2. Jerry Maguire (1996)
I’m not big on romantic comedies generally and to be truthful this one possesses quite a few cliches in its own right, but the performances are absolutely fantastic and the characters are fleshed out marvelously. As a sports agent, Tom Cruise appears to be more natural in the part than he has in any other character throughout his career. He is believable, confident, and engrossing. He establishes innate chemistry with Rene Zellweger (and Jonathan Lipnicki for that matter). Few will disagree that this remains the peak for Cuba Gooding Jr. as Rod Tidwell, Jerry’s sole client as events unfold. This is more of a romance than a comedy, but it’s really about Jerry, his gambles, and the ways his life is changing. Cameron Crowe wrote and directed this profound and poignant piece and once again a great Cruise entry incorporates unforgettable music with Bruce Springsteen’s “Secret Garden” leading the charge. The audience is sympathetic to the situations with each character and that’s imperative to our connection with the screenplay. There are so many iconic moments here, not to mention the classic line “You complete me.” The acting is phenomenal, but Crowe deserves a lot of the credit for crafting this story and making it so intriguing, emotional, and fulfilling.
1. The Last Samurai (2003)
Maybe this is an odd #1 choice in the eyes of some, but I’ve always loved this movie and have seen it about as much as my #2 pick, if not slightly more. Personally, I feel this is the best example of what Tom Cruise brings to the table as an actor. In depicting a Civil War Captain and Samurai, it showcases his abilities as an action hero, his dramatic prowess, his romantic side, and his range all in one package. Few Cruise roles capture all of those strengths. The only quality Nathan Algren lacks is humor, but the important thing is it exhibits Cruise’s charisma and dedication brilliantly. Edward Zwick directs this epic, and although it is not perfectly accurate from a historical sense, that matters little to me. Everything about this film works. Ken Watanabe is outstanding alongside Cruise, but this is filled with superb supporting performances from Timothy Spall, Masato Harado, Shin Koyamada, and Koyuki. The cinematography is excellent, the costumes and colors are vivid, the battle sequences are beautifully shot, and the score is one of my favorite of all-time. Cruise leads the cast with conviction and passion and Zwick recreates this era with class.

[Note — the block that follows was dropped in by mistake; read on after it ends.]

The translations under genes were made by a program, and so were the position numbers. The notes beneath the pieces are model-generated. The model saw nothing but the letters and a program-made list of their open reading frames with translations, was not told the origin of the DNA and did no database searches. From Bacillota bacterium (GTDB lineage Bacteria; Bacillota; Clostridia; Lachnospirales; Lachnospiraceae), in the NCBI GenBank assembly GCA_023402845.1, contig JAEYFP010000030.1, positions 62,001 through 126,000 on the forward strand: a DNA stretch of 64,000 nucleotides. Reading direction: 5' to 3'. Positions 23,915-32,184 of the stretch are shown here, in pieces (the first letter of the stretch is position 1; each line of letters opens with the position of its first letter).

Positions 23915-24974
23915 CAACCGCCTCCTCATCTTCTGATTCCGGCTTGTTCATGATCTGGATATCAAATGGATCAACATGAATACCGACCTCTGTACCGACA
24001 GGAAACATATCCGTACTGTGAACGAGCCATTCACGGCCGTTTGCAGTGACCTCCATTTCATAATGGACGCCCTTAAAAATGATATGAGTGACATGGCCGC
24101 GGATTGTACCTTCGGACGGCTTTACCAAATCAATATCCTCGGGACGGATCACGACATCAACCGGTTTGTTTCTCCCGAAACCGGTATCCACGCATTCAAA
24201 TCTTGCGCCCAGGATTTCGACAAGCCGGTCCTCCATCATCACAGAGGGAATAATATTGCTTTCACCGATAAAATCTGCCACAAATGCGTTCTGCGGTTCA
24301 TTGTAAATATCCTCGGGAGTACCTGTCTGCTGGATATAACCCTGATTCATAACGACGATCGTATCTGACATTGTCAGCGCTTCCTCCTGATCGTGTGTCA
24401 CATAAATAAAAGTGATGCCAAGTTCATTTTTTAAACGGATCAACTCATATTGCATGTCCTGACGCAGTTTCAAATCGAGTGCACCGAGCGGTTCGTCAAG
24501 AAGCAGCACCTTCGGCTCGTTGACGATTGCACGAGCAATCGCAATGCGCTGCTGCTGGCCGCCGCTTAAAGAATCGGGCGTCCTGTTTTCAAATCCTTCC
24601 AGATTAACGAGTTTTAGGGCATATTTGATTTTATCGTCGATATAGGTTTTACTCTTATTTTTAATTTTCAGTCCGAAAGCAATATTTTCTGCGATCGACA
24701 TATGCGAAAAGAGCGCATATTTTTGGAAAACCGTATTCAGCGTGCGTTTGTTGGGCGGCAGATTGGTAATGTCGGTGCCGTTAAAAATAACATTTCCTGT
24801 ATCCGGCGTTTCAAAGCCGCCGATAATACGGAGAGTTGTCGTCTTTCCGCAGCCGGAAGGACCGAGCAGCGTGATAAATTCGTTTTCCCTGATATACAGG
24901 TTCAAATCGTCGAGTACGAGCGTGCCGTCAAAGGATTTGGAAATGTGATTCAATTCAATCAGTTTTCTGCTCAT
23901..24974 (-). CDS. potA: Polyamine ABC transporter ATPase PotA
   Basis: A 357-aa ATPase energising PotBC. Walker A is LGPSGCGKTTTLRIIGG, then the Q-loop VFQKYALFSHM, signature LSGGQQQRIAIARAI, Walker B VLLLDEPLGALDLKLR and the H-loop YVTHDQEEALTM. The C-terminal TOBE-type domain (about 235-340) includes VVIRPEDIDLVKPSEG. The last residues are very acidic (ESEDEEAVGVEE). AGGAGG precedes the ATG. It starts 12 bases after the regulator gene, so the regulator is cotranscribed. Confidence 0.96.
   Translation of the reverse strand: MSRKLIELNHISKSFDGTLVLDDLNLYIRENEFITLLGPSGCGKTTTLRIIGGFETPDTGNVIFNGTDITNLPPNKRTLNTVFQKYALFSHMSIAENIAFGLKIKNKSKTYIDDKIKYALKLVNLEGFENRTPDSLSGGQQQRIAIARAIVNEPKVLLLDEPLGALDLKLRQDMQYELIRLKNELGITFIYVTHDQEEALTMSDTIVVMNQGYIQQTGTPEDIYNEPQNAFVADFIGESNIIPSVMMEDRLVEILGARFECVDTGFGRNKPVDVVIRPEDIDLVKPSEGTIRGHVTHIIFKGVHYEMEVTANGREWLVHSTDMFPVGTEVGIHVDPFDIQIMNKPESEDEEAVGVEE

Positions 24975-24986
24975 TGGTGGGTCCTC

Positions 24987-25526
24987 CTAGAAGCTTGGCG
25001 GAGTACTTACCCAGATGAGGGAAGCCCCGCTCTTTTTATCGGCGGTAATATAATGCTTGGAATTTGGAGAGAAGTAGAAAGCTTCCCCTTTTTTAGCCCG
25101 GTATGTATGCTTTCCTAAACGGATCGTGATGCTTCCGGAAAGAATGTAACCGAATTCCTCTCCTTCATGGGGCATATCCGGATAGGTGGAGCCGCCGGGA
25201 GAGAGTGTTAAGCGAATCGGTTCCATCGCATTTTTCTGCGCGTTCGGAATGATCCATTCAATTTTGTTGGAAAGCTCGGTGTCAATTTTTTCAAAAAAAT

5. Top Gun (1986)
I’m sorry, but I can’t have a list of the Top However-Many Tom Cruise Movies without including Top Gun. No, it’s not Citizen Kane. Then again, I don’t even think it’s Born on the Fourth of July or A Few Good Men. But…it’s Top Gun. For many (me included) it is one of the movies that defines the’80s and defines Cruise’s rise to stardom in that very Reagan-defined decade. Whether you even like the movie or not (or think it’s any good) doesn’t really matter. You remember the cast. You remember the call signs. You remember the quotes. And you sure as hell remember the music. Top Gun is a seminal movie of that era that firmly established Cruise’s star status and continues to be enjoyed years later (represented by the fact that it is being re-released in IMAX 3D this week). As Sterling Archer would say, “Call Kenny Loggins, cuz you’re in the DAAAANNNGER ZOOOONNNE!
4. Rain Man (1988)
Tom Cruise can act. It’s just that too often he chooses not to. More often than not, it feels as if Cruise is playing a variation on a theme, content with being the big movie star. However, every so often he does take on a challenge and pushes himself. Granted, Barry Levinson’s Rain Man is most often viewed as Dustin Hoffman’s film (he did win the Oscar for it), but Cruise’s work is just as necessary for the film to work as well as it does. Cruise had been the hot rising star and had worked with a premier director before this (The Color of Money with Martin Scorsese), but Rain Man felt like the first time Cruise could be more than the youthful, attractive and likable leading man. It’s also the second film he starred in that garnered an Oscar for a male co-star (it would happen again for 1996’s Jerry Maguire). Rain Man is the best ’80s movie Cruise was in and remains well thought of by critics and fans alike.